The Political Is Inseparable from the Personal, in Love, Bombs, and Apples

A black satire in the vein of Veep at the Potrero Stage through May 6 that focuses on those without any power, political or otherwise.

Asif Khan in “Love, Bombs & Apples” (Mila Sanders)

 
“Love in the Time of Barriers” is the first of four monologues in Hassan Abdulrazzak’s one-man play Love, Bombs & Apples. (at the Potrero Stage through May 6). Before each one begins, Asif Khan inhabits the character by pausing in front of an actor’s lighted mirror set up on stage. With his back to the audience, he changes his shoes or a shirt, removes or puts on a hat before shifting into someone else’s skin. The director Rosamunde Hutt gives Khan the time to remake himself. These pauses in the dramedy also allow the audience to accept the actor in each new role. What unites the four men is the impossibility of separating the political realities of their Middle Eastern heritage from their personal lives.

Khan is immediately persuasive in “Barriers” as a Palestinian actor and playwright in need of a place to take his date so he can get laid. But there’s a problem. “I live with my mother, three sisters, two brothers and their respective wives and children. I can’t give you an exact estimate of our household because I don’t know who I’ll find there every night when I get back.” Abdulrazzak’s tone is filled with the same black humor as Armando Iannucci’s, the creator of satirical shows such as Veep and The Thick of It. The key difference being that Love, Bombs & Apples focuses on those without any power, political or otherwise.

The Palestinian actor tells us about the English woman he meets outside the theatre he’s just performed in. He discovers that she’s willing to hook up with him but they can’t go to her lodgings either. Once they’re in his car, he comes up with a plan. He asks a few friends if he can use their flats but all the responses are nos. When his date mentions that she’d like to see the Wall, the one that keeps Palestinians out of Israel, a light bulb goes off in his head. How they work out the predicament ends up being semi-comic and semi-tragic. He wants some basic privacy. Under those particular circumstances, in that particular region, it’s out of reach.   

By the end of Barriers, Abdulrazzak has turned a Palestinian dilemma into a universal one by creating a relatable story. Level 42, on the other hand, upsets our expectations of what starts out sounding like an overly familiar story. Khan puts on a pair of glasses and musses up his hair. Sajid is a young man living in London with his family. Describing Sajid as a nerdy introvert would probably be the kindest way to picture him. He’s struggling to find a job as well as something, really anything meaningful to do.

“Sajid Abdul Abdul is just a ridiculous name for many employers,” he says. “For a novelist, it’s perfect.”

The plan he settles upon is “to write the definitive post-9/11 novel. I was determined to become East Acton’s answer to Zadie Smith!” And so Sajid begins to write, eventually producing a book that’s as long as War and Peace. Although none of the 75 publishers he sends the finished tome to indicates any interest, its content grabs the attention of the authorities. But Level 42 begins after that, with Sajid recently released from prison. The playwright suggests that Sajid had become radicalized and ready to revolt against his adoptive Western country. But Abdulrazzak goes on to dramatize something more complex.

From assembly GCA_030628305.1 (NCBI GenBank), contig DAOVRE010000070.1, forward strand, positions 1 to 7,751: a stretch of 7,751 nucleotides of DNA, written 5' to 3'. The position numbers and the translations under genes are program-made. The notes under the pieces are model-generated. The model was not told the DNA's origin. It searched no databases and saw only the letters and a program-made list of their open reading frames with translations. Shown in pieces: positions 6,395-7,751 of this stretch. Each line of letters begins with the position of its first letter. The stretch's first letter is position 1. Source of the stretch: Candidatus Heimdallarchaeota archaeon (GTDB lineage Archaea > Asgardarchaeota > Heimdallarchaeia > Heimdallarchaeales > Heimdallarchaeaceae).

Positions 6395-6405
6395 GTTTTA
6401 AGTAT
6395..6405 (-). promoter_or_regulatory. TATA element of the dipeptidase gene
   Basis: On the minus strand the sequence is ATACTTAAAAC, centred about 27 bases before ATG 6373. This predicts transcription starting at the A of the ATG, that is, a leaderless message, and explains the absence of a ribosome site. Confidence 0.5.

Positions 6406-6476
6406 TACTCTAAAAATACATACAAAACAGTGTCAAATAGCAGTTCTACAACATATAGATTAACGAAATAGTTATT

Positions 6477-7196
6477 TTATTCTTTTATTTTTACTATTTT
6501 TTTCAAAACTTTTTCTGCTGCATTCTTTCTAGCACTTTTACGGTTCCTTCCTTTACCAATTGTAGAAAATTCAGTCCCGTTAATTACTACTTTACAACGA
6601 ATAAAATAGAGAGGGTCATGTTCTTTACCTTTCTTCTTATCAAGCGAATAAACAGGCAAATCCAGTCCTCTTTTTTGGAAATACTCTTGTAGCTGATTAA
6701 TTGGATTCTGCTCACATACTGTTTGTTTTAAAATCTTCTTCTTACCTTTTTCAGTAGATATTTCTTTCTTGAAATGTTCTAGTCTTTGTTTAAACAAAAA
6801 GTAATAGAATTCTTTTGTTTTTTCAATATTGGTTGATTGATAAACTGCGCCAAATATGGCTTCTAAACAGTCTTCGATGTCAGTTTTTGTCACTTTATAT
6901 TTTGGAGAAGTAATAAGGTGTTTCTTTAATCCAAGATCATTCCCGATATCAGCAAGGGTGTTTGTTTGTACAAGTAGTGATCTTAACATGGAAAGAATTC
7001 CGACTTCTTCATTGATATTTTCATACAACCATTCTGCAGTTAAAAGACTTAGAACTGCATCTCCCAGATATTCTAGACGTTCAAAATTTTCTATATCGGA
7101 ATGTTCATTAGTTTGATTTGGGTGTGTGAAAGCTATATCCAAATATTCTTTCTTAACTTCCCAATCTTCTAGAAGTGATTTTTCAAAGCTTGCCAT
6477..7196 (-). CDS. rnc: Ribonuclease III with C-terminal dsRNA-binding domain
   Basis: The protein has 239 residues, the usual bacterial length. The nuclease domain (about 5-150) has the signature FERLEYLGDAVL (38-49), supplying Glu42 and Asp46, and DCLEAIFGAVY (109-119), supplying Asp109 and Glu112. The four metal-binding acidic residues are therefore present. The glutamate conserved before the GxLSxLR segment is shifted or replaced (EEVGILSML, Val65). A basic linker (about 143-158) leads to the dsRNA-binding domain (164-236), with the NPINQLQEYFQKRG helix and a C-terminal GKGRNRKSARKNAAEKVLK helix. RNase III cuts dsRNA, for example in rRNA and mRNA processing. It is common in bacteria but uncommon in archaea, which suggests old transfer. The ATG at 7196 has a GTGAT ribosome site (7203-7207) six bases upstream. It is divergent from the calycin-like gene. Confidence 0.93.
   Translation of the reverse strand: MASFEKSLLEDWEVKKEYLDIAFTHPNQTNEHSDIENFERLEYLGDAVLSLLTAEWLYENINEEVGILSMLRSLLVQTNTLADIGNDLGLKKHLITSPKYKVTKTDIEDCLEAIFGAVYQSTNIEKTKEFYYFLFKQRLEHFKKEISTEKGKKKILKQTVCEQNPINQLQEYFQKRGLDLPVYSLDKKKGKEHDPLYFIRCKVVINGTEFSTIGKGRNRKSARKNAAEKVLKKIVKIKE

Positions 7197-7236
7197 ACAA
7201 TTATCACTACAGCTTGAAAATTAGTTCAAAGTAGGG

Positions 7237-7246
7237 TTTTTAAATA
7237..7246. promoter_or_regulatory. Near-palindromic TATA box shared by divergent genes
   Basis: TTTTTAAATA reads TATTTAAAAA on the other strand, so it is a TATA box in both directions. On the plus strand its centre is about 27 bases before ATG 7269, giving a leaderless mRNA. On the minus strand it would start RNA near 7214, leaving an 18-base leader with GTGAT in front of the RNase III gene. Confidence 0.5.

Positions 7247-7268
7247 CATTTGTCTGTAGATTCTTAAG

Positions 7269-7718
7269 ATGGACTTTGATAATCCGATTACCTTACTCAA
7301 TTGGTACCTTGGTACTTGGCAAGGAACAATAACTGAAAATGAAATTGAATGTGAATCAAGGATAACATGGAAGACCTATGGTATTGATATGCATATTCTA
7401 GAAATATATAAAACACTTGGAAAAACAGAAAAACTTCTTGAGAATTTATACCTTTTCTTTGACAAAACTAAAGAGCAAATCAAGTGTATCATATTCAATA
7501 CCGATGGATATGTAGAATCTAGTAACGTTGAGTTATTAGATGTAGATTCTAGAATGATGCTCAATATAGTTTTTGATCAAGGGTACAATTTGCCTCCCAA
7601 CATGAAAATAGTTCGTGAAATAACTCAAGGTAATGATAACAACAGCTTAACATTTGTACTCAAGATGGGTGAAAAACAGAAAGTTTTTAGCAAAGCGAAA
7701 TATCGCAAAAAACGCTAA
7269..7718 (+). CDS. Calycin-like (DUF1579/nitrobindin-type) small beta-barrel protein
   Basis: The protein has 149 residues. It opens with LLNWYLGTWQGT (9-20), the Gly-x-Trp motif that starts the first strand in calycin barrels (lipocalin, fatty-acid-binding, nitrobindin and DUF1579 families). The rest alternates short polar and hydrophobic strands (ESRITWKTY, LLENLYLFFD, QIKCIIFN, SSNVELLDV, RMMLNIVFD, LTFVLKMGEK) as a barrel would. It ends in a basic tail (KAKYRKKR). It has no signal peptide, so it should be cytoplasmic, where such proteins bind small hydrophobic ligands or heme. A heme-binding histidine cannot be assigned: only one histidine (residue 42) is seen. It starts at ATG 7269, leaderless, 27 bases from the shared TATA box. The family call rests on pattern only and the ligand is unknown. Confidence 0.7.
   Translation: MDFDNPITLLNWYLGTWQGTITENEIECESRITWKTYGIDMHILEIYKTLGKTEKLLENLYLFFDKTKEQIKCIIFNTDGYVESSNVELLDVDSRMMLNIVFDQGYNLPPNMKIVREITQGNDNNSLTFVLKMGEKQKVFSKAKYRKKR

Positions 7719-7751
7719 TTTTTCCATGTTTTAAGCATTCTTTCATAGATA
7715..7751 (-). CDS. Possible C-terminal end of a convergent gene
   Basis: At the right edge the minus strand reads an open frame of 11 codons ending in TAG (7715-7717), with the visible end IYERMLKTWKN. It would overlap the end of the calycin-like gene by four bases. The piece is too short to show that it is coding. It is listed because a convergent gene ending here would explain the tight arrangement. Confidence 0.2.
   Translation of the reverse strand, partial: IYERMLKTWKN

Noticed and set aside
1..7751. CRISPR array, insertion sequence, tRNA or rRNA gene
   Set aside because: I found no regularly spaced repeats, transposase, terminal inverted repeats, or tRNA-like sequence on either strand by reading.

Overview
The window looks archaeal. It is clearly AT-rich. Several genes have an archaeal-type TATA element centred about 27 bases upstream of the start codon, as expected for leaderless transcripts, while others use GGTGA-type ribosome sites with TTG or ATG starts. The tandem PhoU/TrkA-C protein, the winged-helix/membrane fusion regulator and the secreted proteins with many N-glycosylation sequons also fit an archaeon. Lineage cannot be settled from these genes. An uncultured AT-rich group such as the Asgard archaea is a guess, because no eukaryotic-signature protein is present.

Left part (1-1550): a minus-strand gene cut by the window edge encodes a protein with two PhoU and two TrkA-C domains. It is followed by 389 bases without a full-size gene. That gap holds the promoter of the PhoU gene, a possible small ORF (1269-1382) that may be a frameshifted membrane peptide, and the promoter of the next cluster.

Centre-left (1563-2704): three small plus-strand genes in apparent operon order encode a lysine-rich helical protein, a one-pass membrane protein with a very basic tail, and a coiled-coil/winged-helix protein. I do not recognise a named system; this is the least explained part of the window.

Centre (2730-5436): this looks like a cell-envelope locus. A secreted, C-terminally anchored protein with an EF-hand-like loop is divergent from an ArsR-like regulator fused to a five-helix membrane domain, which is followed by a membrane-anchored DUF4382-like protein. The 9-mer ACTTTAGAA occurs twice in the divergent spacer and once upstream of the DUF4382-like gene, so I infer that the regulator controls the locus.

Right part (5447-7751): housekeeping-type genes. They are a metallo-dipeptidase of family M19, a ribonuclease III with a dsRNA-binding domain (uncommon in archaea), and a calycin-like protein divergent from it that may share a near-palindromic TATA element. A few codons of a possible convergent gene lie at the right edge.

Asif Khan in “Love, Bombs & Apples” (Mila Sanders)

Prison, it seems, is more appealing to Sajid than the room he shares at home with his three brothers. Because of his name and his cultural identity, he can’t blend in or conform with society. But he’s also suffering a claustrophobic existence within the walls of his family home with no means to escape. The psychological pressures mount against him from inside and out. Sajid is already imprisoned even before the police and their dogs come knocking at his door.

Of the four monologues, “The Apple” is the most oblique. An English lad, who may be of Syrian descent, lives in a project while fantasizing about being able to afford an iPhone. He’s torn between his desire for a capitalist distraction and the imagined sense of power he’d gain by joining ISIS: “Why waste my life here when I could be spreading Islam with an iPhone and a tank? I want the hot desert air in my face. I want to wave the black flag from the top of the tank.” Abdulrazzak tries to conflate the two warring inclinations but omits the ironic humor that serves him so well in the other scenes.

Bookending Love, Bombs & Apples is Landing Strip, another ribald tale set in New York City. This time, Khan plays Isaac, a Jewish-American guy who would like to spice up his sex life with his girlfriend Sarah. Like the rest of the play, Abdulrazzak has a talent for turning something comic into a political minefield. Isaac wants Sarah to trim her overgrown pubic hair but doesn’t know how to broach the subject without coming across as a selfish and demanding caveman.

Where an American playwright or stand-up comedian might leave it at that, Abdulrazzak reshapes a conversation about a “massively un-groomed bush” into a battle over what it means to be a Zionist. The audience can consider government policies, and world politics, because they’ve been so well-absorbed by the absurdly personal anecdotes. And thanks to Khan’s unflagging performance, the lessons at hand never seem didactic or dull. He makes them feel real, a part of certain oppressed people’s everyday lives.

Love, Bombs & Apples, through May 6, at Potrero Stage, 1695 18th St., 415-626-4061 or goldenthread.org

 

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